The skills gap is being bridged in some schools through exercises encouraging students in science. While unemployment continues to be a problem in many areas, the problem of a skills gap continues to plague industries needing workers highly skilled in science and technology.
Two Northern Illinois University researchers test out their theory of motivation and interest among teenage students, using a setting where Rockford teachers are the ones learning.
“We do sort of have a national deficit in the science technology engineering and math fields where we do not have enough people to fill the jobs that are out there.” -says NIU Associate Professor of Educational Psychology Jennifer Schmidt.
At some point during their time in the classroom, thousands of RPS #205 students will take a science class. If it isn’t your child’s favorite subject, that might come down to how they’re learning it.
“I was curious to think a little bit about how science feels for male and female students when they’re in high school, with the idea that perhaps if science feels differently while you’re in high school it may cause you to make different choices as you move forward in life.” -Schmidt explains.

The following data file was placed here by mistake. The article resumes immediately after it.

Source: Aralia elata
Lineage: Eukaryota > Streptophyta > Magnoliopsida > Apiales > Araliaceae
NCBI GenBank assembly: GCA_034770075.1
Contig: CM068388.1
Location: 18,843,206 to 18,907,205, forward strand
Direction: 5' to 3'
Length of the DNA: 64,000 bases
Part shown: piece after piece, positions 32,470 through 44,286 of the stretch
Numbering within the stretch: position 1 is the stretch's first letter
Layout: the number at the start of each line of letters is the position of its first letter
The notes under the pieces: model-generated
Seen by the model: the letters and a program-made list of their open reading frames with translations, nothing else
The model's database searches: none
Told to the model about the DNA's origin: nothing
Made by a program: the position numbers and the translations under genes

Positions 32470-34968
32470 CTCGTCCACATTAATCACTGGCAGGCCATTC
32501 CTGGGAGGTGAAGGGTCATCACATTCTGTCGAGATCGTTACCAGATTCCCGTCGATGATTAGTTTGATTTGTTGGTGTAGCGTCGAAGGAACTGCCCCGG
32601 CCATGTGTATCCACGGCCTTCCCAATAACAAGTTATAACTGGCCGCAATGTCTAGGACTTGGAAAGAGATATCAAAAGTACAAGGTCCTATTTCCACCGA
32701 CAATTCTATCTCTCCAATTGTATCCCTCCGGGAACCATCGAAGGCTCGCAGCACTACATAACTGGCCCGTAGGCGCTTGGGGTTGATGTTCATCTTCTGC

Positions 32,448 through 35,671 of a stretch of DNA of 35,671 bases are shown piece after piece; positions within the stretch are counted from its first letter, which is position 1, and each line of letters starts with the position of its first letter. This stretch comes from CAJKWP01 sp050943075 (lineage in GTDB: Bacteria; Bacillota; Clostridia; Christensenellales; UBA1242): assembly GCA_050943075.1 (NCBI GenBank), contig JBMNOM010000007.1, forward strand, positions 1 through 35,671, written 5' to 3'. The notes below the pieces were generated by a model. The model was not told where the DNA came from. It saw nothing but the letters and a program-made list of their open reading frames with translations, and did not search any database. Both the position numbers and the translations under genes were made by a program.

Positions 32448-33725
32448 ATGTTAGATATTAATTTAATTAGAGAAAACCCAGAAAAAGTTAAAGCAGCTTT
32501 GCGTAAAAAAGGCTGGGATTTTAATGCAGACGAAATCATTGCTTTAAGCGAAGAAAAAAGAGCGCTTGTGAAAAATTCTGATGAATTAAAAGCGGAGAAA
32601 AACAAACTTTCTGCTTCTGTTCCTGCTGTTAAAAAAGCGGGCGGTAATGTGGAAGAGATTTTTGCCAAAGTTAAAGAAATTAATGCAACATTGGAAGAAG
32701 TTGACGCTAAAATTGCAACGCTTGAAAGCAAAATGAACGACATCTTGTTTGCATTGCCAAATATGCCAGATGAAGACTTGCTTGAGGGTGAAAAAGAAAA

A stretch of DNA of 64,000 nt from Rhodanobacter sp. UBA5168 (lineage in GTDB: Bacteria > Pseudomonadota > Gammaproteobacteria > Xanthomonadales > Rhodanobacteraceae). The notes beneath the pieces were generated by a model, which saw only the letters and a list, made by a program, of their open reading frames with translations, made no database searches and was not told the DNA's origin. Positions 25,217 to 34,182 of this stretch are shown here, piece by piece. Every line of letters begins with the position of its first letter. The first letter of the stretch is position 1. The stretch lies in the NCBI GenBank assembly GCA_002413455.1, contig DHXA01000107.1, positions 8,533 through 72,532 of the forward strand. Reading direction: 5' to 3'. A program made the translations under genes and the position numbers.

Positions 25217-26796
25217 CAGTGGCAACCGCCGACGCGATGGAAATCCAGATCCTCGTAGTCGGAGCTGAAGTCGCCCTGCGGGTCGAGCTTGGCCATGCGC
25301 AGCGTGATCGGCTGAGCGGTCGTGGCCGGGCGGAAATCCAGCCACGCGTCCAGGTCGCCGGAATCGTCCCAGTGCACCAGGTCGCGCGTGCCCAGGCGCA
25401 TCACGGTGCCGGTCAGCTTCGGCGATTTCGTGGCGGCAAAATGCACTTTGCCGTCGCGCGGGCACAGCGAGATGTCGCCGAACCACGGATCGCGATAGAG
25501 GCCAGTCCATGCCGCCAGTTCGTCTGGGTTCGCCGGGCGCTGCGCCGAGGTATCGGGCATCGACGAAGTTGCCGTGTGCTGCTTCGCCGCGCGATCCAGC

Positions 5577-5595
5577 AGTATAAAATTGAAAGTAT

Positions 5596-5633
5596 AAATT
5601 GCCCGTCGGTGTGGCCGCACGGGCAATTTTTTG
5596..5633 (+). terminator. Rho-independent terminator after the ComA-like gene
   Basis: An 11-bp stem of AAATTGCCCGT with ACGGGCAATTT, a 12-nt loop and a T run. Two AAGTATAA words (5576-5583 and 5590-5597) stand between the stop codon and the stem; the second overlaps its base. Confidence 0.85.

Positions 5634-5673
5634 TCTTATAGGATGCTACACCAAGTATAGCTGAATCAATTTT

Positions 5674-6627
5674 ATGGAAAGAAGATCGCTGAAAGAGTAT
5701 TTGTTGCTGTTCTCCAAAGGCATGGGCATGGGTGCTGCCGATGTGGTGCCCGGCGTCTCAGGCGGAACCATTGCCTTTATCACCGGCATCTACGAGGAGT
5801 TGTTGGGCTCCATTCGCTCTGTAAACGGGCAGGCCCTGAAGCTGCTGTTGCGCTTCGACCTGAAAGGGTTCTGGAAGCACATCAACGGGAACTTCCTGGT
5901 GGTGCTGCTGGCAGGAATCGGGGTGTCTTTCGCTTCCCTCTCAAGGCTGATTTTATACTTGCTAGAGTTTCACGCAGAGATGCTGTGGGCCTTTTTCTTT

Schmidt and her colleague, NIU Professor of Educational Psychology Lee Shumow, studied motivation in middle and high school classrooms for three years.
Researchers took down data, calling it ‘science in the moment,’ asking students electronically during their classes if they were working hard or feeling challenged.
“Most studies use surveys after the school year at the end of the school year ‘How interested were you in science?’ well that tells you something, but it doesn’t tell you anywhere near the detail that we had.” Shumow explains.
Continue reading Encouraging Students in Science
Read more about science technology engineering and math
science technology engineering and math